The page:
Another study, published in the Journal of the American Heart Association in 2013, found that by improving clinical and microbial periodontal disease, there is a decreased rate of carotid artery intima-media thickness (CIMT).4 Bacterial burden is related to carotid intima-media thickness, and there are simple saliva tests to determine the presence of those microbial pathogens. Periodontal disease is no longer just being looked at. We now have the tools to address the microbial burden of oral biofilm and to assess the genetic variations of each individual. One example of how important oral biofilm is in reference to overall health is one particular oral pathogen, Porphyromonas gingivalis, which, when present, raises an individual’s risk for having a heart attack by 13.6 times.5 This is more than twice the risk of being a heavy smoker.6
The Stress-Cortisol Connection
And now we find out that stress plays an important role in the presence of P. gingivalis. In a study published in 2013 in the Archives of Oral Biology, the stress-related hormone, cortisol – one of the main molecules released during human stress response – was found in gingival crevicular fluid released around teeth.7 Most importantly, the excess cortisol release significantly increased P. gingivalis growth!
The Inflammation Biomarker Connection
• P. gingivalis is involved in forming oxidized LDL.8
• Levels of hsCRP are higher in periodontal disease patients.9 HsCRP levels are 7 times higher in people with periodontal disease.9 P. gingivalis elevation was independently associated with high serum CRP.9
• Periodontal disease is associated with elevated levels of Lp-PLA2 (lipoprotein-associated phospholipase A2).10 Lowering Lp-PLA2 also lowers periodontal inflammation.10 Treat periodontal disease and you can reduce Lp-PLA2 levels.11
What are some useful tests to consider?
Dr Sindelar: Salivary and blood spot diagnostics have become very useful, convenient, and cost effective, especially for dentists and other healthcare professionals who prefer not to use phlebotomy or urine collection. We can now screen less invasively to find the microbial burden, inflammation markers, gluco-insulin markers, genetic variations, and cortisol levels associated with inflammatory diseases like periodontal disease. For example, the Heart Smart Screen from SilverStaff Clinical Lab (www.Silverstaff.com) utilizes a simple finger stick blood spot test (no phlebotomy or urine collection required) to determine levels of hsCRP, HbA1c, and Lp-PLA2. Cleveland HeartLab ( www.ClevelandHeartLab.com) specializes in MPO (myeloperoxidase) testing. Other valuable tests are oxidized LDL and coenzyme Q10, and advanced lipid panels.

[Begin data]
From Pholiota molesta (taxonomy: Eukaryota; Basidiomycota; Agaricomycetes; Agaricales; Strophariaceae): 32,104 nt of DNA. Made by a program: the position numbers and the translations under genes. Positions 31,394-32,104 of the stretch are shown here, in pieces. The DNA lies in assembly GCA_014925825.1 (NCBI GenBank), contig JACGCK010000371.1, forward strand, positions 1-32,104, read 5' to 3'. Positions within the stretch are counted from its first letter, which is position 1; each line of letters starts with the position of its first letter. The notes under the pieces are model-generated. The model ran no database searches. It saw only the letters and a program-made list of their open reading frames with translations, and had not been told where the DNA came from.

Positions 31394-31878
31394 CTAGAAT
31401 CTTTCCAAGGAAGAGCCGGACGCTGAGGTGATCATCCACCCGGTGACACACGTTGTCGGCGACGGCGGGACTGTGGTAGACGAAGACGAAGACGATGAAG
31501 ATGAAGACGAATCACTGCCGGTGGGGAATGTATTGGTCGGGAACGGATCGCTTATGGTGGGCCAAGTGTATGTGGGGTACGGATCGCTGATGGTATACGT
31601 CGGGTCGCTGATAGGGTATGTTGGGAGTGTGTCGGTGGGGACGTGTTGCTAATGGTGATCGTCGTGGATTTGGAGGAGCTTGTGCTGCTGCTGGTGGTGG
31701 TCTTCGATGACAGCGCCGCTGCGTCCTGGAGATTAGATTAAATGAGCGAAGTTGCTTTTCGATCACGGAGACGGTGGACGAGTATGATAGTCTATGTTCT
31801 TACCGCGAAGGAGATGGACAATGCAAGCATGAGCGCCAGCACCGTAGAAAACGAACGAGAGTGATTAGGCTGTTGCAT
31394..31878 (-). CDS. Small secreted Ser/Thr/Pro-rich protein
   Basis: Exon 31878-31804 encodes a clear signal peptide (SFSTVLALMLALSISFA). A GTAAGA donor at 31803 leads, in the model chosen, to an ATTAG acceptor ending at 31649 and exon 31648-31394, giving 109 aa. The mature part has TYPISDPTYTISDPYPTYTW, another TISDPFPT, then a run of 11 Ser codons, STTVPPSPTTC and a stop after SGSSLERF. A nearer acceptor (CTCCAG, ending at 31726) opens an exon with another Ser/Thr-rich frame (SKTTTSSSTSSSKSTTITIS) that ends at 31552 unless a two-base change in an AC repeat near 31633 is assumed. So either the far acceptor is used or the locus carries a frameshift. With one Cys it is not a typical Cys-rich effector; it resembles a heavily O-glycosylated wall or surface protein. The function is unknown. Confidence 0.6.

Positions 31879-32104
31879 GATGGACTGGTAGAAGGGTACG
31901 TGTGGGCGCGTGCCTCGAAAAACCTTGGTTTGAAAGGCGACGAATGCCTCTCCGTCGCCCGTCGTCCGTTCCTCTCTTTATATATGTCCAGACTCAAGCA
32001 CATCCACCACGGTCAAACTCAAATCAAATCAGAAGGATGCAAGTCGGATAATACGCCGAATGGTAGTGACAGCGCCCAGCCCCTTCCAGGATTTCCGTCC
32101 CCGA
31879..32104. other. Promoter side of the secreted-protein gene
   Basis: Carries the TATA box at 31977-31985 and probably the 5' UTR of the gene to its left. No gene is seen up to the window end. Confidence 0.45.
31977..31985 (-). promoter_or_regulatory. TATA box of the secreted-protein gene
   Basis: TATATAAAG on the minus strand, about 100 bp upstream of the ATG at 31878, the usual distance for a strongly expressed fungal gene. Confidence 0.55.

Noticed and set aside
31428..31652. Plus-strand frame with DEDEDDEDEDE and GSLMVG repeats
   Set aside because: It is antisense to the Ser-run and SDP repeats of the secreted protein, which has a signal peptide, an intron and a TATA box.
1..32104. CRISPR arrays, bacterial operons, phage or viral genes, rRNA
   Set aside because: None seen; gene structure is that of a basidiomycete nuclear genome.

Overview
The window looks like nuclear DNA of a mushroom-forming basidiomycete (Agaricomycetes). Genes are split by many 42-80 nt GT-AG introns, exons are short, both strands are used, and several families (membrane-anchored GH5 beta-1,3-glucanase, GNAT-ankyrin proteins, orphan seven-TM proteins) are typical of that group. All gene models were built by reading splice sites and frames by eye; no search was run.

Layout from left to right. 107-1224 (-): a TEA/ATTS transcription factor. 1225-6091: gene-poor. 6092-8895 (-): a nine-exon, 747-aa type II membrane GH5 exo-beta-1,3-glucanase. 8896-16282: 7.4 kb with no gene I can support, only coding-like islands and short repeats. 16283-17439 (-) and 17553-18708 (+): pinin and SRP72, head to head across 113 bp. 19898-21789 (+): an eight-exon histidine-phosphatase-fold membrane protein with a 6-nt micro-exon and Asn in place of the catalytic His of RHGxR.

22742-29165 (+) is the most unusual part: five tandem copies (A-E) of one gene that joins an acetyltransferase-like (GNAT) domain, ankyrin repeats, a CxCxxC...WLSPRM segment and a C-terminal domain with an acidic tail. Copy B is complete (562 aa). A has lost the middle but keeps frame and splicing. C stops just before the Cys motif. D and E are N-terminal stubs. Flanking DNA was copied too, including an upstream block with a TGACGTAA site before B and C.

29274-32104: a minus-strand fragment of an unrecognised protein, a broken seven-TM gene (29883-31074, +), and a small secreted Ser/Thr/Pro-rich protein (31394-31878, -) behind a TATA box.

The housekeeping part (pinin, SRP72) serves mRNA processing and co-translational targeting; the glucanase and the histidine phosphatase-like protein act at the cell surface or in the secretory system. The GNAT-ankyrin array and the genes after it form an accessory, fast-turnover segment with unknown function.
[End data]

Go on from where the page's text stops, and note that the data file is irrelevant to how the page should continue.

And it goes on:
Fire in the Kitchen, Burning Down the House…
Dr Sindelar: One of my closest friends and colleague, the late Lloyd Rudy, MD – who, incidentally, was considered one of the most influential cardiovascular surgeons in cardiology – put it best when he compared the body’s inflammatory response to infection to a house fire. Inflammation is fire. When vascular walls around the heart catch fire, we have heart attacks and strokes. Think of the body as a house, and the mouth as the kitchen: When we have gum disease, we have a “fire” in our “kitchen” that just may “burn down the house.” We know that systemic inflammatory diseases that can be triggered by oral inflammation include cardiovascular disease, diabetes, kidney disease, Alzheimer’s disease, pneumonia, pre-term and low-weight births, and various cancers. If we view oral health as a major pillar of overall health, it becomes even more important for every individual to have a healthy mouth.
How can these health problems be addressed through oral-systemic healthcare delivery?
Dr Sindelar: We already have many ways to address most of these problems. The biggest difference right now in my eyes is that our work has a new purpose and we are able to customize care with different combinations of treatment. Personally, I approach each of my patients in a unique way that is based on the overall health risk factors they present in my office. It’s not just a dental checkup; it’s a total wellness exam that includes a traditional dental exam, microbial assessment, genetic testing, salivary diagnostics, and a health risk assessment. It is collaborated with their healthcare professionals – we communicate with them for various tests. There are tests that each of us can do, that bring a new level to total patient care. I have found high-quality, evidence-based nutraceuticals can play a key important role in combatting inflammation and improving my patients’ oral and systemic health.
…and the challenge, also, is that no 2 patients are exactly the same!